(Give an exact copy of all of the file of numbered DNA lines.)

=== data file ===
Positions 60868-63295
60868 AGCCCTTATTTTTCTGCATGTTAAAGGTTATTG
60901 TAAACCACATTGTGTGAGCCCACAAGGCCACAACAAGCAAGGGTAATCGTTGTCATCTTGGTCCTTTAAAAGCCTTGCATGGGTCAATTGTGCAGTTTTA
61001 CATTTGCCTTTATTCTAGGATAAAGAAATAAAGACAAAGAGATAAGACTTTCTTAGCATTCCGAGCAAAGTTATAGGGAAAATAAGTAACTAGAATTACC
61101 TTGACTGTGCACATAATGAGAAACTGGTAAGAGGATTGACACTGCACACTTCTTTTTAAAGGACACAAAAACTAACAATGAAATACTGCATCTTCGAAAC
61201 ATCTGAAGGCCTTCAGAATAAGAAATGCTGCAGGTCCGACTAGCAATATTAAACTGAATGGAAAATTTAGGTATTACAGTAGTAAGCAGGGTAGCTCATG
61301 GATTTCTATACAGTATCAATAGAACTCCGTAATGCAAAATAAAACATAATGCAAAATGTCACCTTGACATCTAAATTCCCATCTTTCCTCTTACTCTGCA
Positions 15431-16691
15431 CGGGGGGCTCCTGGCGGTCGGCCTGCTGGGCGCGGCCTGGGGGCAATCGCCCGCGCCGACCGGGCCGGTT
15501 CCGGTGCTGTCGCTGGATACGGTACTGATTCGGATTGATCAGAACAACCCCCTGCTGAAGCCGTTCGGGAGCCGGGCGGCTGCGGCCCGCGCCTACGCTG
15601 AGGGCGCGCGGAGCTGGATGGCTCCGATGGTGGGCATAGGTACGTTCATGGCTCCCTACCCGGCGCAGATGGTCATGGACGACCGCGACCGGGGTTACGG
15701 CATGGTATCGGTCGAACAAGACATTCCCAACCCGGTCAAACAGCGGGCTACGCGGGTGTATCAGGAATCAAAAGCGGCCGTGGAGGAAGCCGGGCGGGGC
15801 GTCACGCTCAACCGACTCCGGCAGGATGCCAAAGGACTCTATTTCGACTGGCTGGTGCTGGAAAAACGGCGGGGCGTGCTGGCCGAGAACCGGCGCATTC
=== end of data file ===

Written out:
Positions 60868-63295
60868 AGCCCTTATTTTTCTGCATGTTAAAGGTTATTG
60901 TAAACCACATTGTGTGAGCCCACAAGGCCACAACAAGCAAGGGTAATCGTTGTCATCTTGGTCCTTTAAAAGCCTTGCATGGGTCAATTGTGCAGTTTTA
61001 CATTTGCCTTTATTCTAGGATAAAGAAATAAAGACAAAGAGATAAGACTTTCTTAGCATTCCGAGCAAAGTTATAGGGAAAATAAGTAACTAGAATTACC
61101 TTGACTGTGCACATAATGAGAAACTGGTAAGAGGATTGACACTGCACACTTCTTTTTAAAGGACACAAAAACTAACAATGAAATACTGCATCTTCGAAAC
61201 ATCTGAAGGCCTTCAGAATAAGAAATGCTGCAGGTCCGACTAGCAATATTAAACTGAATGGAAAATTTAGGTATTACAGTAGTAAGCAGGGTAGCTCATG
61301 GATTTCTATACAGTATCAATAGAACTCCGTAATGCAAAATAAAACATAATGCAAAATGTCACCTTGACATCTAAATTCCCATCTTTCCTCTTACTCTGCA
Positions 15431-16691
15431 CGGGGGGCTCCTGGCGGTCGGCCTGCTGGGCGCGGCCTGGGGGCAATCGCCCGCGCCGACCGGGCCGGTT
15501 CCGGTGCTGTCGCTGGATACGGTACTGATTCGGATTGATCAGAACAACCCCCTGCTGAAGCCGTTCGGGAGCCGGGCGGCTGCGGCCCGCGCCTACGCTG
15601 AGGGCGCGCGGAGCTGGATGGCTCCGATGGTGGGCATAGGTACGTTCATGGCTCCCTACCCGGCGCAGATGGTCATGGACGACCGCGACCGGGGTTACGG
15701 CATGGTATCGGTCGAACAAGACATTCCCAACCCGGTCAAACAGCGGGCTACGCGGGTGTATCAGGAATCAAAAGCGGCCGTGGAGGAAGCCGGGCGGGGC
15801 GTCACGCTCAACCGACTCCGGCAGGATGCCAAAGGACTCTATTTCGACTGGCTGGTGCTGGAAAAACGGCGGGGCGTGCTGGCCGAGAACCGGCGCATTC